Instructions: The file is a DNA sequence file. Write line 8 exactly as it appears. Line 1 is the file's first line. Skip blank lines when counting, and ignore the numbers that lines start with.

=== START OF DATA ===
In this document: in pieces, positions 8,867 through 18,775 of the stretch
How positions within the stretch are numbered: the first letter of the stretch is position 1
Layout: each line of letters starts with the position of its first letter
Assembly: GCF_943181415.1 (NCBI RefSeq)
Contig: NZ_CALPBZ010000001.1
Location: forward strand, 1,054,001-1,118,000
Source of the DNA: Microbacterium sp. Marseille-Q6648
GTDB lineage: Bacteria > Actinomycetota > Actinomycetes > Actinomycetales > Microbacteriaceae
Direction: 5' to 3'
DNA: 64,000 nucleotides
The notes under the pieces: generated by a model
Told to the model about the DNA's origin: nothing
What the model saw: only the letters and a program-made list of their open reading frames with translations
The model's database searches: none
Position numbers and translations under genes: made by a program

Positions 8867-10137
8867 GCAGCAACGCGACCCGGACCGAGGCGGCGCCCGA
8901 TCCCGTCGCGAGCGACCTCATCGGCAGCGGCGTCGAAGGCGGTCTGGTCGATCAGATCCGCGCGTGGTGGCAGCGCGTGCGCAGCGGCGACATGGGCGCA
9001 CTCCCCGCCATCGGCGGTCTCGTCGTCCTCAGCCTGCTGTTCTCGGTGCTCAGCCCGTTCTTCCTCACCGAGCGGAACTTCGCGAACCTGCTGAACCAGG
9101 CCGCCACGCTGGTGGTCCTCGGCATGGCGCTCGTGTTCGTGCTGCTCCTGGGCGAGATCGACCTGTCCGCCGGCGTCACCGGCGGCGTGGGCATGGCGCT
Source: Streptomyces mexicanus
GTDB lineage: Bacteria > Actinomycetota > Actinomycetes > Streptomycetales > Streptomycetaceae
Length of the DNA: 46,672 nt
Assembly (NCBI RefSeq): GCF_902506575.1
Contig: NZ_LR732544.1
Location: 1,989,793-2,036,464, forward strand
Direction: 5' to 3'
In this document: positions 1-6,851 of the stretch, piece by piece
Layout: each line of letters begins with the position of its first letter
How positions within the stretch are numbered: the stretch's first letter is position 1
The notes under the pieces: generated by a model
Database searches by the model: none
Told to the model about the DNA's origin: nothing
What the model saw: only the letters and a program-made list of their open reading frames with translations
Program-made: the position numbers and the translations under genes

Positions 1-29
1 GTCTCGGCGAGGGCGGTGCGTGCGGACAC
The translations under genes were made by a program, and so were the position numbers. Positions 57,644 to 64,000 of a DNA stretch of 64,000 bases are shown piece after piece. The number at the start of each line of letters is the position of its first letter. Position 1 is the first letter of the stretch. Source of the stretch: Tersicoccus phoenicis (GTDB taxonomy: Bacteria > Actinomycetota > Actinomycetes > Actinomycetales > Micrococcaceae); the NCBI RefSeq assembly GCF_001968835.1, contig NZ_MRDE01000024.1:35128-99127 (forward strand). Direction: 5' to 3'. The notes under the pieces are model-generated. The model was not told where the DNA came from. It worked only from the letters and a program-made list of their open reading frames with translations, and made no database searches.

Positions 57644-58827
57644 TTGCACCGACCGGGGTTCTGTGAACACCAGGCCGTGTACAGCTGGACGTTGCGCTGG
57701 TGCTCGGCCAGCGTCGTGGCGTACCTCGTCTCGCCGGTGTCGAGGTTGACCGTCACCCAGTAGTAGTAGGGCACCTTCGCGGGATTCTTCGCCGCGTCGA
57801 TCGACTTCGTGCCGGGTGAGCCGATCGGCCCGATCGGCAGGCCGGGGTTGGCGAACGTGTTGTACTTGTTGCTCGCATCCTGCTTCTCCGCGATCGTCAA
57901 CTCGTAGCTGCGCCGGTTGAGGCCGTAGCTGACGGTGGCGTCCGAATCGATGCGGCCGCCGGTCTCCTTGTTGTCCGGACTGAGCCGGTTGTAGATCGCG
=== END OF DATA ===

GTDB lineage: Bacteria > Actinomycetota > Actinomycetes > Actinomycetales > Microbacteriaceae